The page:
Nitesh Dhanjani and Billy Rios are security researchers who penetrated the "phishing underground" — the ecosystem of scam-artists who run rip-off phishing sites and the toolsmiths and fences who supply them and vend the identities they steal. The conclusions are fascinating: first, phishers sell on the stolen identities to more sophisticated crooks; second, phishers steal from each other — phishware is riddled with back-doors installed by other phishers to phish the phishers; finally, phishers are dumb and unsophisticated, doing nothing more technical than unpacking a directory on an exploited website, lacking even the competence to spot the backdoors in their tools.
The number of backdoors we saw was staggering. The servers serving the phishing sites had backdoors, the code used in the phishing kits had backdoors, the tools used by phishers had backdoors. Phishers aren't afraid to steal from regulars people and they are also not afraid to steal from other phishers. Some of the backdoors were meant to keep control over a compromised server, while other simply stole information that had been stolen by other phishers! We came across several forums where phishers, scammers, and carders basically identified other phishers, scammers, and carders that had scammed them. These shady characters may work with each other but they sure don't trust each other, that's for sure.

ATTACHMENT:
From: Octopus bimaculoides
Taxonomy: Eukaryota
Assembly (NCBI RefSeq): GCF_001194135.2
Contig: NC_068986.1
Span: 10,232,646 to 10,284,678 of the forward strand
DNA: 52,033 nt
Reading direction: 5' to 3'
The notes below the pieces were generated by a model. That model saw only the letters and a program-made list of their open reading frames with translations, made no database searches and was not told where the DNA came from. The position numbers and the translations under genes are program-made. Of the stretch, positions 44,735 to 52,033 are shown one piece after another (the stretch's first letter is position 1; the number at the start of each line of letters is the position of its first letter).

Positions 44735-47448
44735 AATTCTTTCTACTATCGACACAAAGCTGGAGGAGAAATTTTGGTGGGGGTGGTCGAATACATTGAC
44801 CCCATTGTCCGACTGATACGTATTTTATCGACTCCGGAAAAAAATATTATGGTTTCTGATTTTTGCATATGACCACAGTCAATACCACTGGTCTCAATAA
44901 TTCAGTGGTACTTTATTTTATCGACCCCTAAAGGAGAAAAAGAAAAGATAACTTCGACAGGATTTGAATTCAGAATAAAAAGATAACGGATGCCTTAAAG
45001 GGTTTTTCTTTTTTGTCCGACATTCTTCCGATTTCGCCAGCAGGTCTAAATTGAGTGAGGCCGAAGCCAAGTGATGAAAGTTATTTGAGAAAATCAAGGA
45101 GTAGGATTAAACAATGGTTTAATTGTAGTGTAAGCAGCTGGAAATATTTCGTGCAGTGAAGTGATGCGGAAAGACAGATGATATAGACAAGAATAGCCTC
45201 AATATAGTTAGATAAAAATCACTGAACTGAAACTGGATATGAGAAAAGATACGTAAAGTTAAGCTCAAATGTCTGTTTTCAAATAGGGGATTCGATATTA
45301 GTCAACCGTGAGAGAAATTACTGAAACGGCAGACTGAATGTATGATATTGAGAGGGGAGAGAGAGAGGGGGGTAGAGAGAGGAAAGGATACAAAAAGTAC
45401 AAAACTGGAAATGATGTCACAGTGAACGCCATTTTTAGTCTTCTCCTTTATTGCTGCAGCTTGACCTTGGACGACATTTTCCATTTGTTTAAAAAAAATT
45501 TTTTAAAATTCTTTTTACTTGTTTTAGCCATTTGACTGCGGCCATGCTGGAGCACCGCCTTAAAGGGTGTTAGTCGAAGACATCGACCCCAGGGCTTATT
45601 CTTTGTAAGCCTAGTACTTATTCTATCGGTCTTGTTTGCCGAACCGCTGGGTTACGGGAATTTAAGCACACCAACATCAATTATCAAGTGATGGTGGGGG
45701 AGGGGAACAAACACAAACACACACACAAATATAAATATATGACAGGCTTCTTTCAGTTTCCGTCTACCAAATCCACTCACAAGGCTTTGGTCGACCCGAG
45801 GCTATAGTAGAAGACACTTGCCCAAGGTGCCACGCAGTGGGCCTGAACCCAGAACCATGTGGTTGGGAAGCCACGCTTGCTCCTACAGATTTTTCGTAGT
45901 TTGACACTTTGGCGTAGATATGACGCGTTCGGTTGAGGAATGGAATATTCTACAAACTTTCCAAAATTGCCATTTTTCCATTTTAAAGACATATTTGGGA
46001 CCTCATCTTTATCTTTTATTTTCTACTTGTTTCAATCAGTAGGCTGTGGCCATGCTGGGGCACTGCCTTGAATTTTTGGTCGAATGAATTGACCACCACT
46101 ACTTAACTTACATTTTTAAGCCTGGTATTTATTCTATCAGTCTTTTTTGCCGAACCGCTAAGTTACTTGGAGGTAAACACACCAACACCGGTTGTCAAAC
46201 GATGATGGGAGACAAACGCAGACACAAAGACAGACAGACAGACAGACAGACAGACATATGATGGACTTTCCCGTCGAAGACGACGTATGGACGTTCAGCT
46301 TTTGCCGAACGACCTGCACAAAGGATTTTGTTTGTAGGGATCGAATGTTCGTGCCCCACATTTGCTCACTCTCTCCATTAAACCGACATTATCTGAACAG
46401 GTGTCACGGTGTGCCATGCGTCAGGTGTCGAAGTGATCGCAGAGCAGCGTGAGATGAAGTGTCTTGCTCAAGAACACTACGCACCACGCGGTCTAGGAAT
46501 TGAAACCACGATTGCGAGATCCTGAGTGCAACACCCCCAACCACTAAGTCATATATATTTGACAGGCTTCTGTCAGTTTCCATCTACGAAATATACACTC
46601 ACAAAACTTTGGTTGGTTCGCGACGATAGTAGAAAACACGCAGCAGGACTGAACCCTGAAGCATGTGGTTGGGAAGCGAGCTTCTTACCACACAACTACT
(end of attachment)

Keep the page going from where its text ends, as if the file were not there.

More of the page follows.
(Image: The scam truck, a Creative Commons Attribution ShareAlike photo from Jepoirrier's Flickr stream)